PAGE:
The Climate Is Basically Doomed If We Build the Fossil Fuel Infrastructure That's Already in the Pipeline

We may earn a commission from links on this page.

Boiled down, climate change is a simple math problem. There’s a finite amount of carbon the world can chuck in the atmosphere and still have a stable climate. Each passing year we plunk more of it up there, the smaller the amount we have left to burn.

That what makes the findings of a new International Energy Agency (IEA) report released on Tuesday so daunting. Rather than working to solve global warming, the report shows that the world is on track to take the climate math test, bathe it in gasoline, set it on fire, and then toss it into a dumpster of oily rags for good measure.

The latest iteration of the annual World Energy Outlook report takes stock of where the world’s energy mix is at today and where it’s headed out until 2040. It confirms that after a few years of flatlining, global carbon emissions rose again in 2017. And unless we issue a dramatic course correction, they’ll keep rising into the coming decades thanks to a glut of fossil fuel power plants under construction, cheap natural gas, our love of plastic, and an extra 1.7 billion Earthlings that will call our planet home by 2040. 


All told, fossil fuel infrastructure already built or scheduled “will account for some 95 percent of all emissions permitted under international climate targets in coming decades,” IEA director Faith Bristol said in a statement.

Almost all of the growth in emissions and consumption will happen in Asia, and in China and India in particular. By 2040, China is projected to become the largest net oil importer in history even as demand slows in the developed world. But even if demand slows in the developed world, production isn’t likely to. The U.S., in particular, is slated to “pull away from the rest of the field as the world’s largest oil and gas producer” thanks to fracking. America will account for more than half of all oil and gas produced globally by 2025, according to the report.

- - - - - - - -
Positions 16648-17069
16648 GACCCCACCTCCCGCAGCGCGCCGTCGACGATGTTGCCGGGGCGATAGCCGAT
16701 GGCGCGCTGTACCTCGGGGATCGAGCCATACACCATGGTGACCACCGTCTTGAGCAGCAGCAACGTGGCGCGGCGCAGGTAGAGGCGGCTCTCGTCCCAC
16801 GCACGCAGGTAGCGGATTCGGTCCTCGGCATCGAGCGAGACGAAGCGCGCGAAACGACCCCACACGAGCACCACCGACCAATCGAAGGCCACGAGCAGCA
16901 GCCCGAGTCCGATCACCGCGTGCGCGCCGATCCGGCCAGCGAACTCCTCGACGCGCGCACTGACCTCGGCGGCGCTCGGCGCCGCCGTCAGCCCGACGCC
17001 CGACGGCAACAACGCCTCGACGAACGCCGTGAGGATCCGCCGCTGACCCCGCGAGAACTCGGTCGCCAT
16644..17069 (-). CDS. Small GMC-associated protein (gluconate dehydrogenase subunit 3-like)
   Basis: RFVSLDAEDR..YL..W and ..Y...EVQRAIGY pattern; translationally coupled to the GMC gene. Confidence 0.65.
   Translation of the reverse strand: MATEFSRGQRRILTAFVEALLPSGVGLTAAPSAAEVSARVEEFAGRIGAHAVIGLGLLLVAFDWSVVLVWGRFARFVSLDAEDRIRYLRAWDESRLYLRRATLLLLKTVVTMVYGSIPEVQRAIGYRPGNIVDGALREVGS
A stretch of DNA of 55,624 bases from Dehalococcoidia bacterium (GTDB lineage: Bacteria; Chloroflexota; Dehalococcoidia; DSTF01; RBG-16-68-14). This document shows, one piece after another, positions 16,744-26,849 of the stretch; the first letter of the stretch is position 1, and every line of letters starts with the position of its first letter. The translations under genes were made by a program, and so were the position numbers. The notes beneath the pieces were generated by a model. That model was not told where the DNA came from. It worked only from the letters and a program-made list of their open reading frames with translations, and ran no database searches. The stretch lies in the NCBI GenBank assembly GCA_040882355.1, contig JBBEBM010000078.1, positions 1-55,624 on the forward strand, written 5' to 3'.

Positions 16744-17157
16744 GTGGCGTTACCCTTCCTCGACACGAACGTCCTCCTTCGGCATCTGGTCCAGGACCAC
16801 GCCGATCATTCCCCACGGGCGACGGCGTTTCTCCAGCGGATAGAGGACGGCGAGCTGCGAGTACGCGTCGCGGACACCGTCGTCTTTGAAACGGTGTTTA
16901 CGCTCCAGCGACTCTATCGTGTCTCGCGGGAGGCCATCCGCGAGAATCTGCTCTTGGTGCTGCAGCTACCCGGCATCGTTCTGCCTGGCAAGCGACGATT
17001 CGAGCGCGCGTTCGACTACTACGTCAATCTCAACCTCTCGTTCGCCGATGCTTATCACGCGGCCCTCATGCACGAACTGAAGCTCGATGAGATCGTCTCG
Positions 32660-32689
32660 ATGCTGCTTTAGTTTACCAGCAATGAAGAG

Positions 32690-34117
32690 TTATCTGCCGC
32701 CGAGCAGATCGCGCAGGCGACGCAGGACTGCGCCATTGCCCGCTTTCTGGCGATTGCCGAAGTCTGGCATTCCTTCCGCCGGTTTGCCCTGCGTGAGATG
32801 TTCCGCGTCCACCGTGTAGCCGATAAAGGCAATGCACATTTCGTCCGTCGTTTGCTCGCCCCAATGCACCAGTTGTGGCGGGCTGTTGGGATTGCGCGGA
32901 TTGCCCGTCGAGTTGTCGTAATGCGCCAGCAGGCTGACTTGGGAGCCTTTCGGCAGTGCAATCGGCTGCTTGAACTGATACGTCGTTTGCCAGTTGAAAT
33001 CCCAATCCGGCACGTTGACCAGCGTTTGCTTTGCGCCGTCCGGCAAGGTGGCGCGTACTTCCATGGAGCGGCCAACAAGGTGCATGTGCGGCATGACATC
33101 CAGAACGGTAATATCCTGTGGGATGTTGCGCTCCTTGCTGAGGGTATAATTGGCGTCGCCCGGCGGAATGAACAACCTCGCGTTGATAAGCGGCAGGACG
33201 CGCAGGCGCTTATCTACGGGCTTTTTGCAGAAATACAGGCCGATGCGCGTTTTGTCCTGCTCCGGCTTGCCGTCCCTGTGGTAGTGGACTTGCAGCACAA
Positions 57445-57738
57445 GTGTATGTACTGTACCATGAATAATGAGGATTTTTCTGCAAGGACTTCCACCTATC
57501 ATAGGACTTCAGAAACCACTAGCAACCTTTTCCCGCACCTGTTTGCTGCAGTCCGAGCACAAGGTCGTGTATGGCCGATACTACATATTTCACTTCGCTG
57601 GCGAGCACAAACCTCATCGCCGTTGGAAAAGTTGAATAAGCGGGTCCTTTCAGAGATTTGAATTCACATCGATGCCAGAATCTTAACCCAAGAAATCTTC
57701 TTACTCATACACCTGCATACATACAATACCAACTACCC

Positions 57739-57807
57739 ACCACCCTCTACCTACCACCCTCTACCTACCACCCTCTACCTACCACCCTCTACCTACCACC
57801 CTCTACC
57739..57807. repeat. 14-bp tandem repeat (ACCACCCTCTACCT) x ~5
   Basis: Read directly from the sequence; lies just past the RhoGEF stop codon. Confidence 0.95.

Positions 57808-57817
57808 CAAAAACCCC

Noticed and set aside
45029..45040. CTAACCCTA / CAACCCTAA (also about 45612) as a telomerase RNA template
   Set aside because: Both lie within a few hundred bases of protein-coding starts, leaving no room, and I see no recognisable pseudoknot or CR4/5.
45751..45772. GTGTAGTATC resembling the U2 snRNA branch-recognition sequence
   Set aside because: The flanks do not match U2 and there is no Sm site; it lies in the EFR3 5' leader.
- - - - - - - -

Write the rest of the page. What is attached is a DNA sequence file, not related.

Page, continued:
Scientists recently laid out the reality that we need to decrease carbon emissions 45 percent by 2030 in order to keep global warming to within 1.5 degrees Celsius of pre-industrial level. The IEA analysis shows that hope is basically in the toilet the way things are going, and that at our current rate we’ll essentially have a single year’s-worth of emissions wiggle room left to meet the 2 degrees Celsius goal by 2040.

The report had some small bits of good news the world could build on. The IEA itself has modeled massive renewable energy growth over the next five years, while the new report shows electricity now accounts for a fifth of all energy consumption thanks to increasing electrification and digification around the world. That means effectively decarbonizing the electricity sector could pay massive climate dividends, something power-hogging companies like Apple and Facebook are already doing because it makes economic sense. 


According to the IEA, 70 percent of new energy investments are coming from or largely influenced by government. That means that stronger climate regulations and commitments—like the ones that will be under consideration at international climate talks next month—also have a huge role to play. But as with all things climate, everything is going to have to happen faster than it currently is.